I Live in Fear
If you make a top ten list of greatest film actors, and Toshiro Mifune is not on your list, your list is invalid.
Give me the last hour of this movie over any action movie Hollywood’s produced in the last decade.
Can I be alone in my longing for inarticulacy, for a cinema that refuses to join all the dots? For an arrhythmia in gesture, for a dissonance in shape? For the context of cinematic frame, a frame that in the end only cinema can provide, for the full view, the long shot, the space between, the gaps, the pause, the lull, the grace of living.
Perhaps it is to do with memory and the sense that we are increasingly being pulled into a vast orchestrated project of amnesia. We discovered cinema in the same moment in history when we rediscovered - through Freud - the significance of our dreams. Now we are displacing and distorting - with our passion for genetics, neuroscience, cognitivism - the ineffable element of the dream within the machine. Our dreams are the place where we can remember that which we never realized we knew. And the prism through which we can reflect these visions - the trick of the light, that alchemy of smoke, of mirrors, so much more than the sum of its parts - is what the cinema is.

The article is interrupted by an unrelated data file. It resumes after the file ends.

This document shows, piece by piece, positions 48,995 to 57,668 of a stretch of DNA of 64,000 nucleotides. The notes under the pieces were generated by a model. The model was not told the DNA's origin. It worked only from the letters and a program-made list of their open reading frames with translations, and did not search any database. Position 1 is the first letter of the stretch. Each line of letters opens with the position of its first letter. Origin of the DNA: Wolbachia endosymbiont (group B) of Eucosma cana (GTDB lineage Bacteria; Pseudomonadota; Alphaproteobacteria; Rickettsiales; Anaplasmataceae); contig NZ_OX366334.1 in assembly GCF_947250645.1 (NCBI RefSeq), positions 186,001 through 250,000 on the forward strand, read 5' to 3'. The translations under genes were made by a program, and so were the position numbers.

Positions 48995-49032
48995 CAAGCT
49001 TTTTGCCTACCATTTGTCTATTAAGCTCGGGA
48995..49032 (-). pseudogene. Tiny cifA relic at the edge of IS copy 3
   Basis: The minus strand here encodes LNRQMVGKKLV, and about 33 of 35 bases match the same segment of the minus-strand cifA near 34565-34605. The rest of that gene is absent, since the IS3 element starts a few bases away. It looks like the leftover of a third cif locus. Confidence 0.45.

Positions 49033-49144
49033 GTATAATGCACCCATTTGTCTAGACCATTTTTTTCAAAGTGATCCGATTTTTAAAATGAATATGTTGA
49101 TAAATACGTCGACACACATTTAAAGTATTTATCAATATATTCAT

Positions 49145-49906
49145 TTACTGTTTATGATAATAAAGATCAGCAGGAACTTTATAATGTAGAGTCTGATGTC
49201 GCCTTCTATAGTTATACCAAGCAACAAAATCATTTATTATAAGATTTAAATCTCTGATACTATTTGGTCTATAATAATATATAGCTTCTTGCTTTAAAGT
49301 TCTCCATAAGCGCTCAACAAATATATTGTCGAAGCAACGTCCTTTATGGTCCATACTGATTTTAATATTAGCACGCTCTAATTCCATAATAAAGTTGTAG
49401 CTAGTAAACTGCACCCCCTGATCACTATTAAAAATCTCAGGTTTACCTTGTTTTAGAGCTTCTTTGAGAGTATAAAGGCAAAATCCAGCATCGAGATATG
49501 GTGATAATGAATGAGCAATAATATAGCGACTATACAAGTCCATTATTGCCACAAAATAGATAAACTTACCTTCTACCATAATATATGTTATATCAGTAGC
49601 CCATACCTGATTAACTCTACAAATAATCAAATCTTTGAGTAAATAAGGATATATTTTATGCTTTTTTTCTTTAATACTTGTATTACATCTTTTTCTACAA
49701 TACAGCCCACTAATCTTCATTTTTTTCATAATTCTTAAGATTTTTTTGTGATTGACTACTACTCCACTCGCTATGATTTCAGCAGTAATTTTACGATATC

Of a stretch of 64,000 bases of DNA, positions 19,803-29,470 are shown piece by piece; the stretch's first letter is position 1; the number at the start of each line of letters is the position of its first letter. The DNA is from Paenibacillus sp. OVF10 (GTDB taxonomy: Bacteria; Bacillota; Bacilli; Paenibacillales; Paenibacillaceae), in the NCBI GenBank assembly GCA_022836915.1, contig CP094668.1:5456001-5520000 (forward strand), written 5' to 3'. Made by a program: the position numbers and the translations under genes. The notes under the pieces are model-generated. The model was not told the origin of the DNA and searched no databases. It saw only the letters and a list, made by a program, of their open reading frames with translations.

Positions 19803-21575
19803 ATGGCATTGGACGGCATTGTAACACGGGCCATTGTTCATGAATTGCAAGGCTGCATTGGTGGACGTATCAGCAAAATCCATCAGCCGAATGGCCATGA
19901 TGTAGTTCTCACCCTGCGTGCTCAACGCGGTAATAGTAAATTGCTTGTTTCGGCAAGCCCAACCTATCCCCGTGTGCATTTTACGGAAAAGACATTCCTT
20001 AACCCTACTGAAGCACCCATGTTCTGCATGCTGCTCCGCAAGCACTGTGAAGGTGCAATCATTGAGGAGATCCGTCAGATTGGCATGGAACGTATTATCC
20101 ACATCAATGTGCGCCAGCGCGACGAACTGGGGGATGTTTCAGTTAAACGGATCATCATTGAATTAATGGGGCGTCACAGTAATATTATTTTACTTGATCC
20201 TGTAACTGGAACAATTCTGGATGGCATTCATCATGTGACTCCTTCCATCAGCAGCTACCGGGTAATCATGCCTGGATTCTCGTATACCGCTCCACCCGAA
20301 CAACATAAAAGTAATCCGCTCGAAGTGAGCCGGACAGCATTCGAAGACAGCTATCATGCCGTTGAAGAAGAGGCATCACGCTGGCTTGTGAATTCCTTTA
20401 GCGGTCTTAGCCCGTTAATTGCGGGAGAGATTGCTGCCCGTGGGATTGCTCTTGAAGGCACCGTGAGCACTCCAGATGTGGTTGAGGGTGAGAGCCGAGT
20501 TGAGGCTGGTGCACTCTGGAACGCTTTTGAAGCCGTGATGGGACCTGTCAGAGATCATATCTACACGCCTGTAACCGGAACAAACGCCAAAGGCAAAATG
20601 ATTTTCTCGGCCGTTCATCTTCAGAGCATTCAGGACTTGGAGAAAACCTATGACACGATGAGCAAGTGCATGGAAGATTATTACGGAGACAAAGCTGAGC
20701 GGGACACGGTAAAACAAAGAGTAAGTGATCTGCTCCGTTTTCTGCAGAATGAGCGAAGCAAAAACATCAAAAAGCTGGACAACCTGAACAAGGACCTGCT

The state of cinema IS a dream state. No known address. Occupied, dictated, created by no one. When it comes to moving goal posts, what art form could be described as more flexible than film? As ever, it’s all up for grabs. And evolution, as ever, is the name of the game.– Tilda Swinton, The 49th State of Cinema address, SFIFF
(via kateoplis) Via
Naturally, a movie that means more the older you get.
Probably the first of his filmography that I’m not really interested in ever watching again. Considering his original cut was 4.5 hours, and seeing as the current 2.75 hour cut feels much longer, this might be one of those cases of a director being wrong about his own work. Still, parts of it feel unfinished. Good performances, but terribly paced.
Kurosawa talks about it being his second attempt at what he was trying to do in A Silent Duel, and it seems to work much better this time around. It’s easy to forget, in the midst of all the great samurai films he did, that his urban crime films are just as effective, and sometimes have a lot more to say.
One of the great things about working my way through his filmography is seeing an early solid film like this and knowing that his best is still to come.
A Silent Duel
A bit too much of a soap opera for my tastes, but a good showcase for Mifune.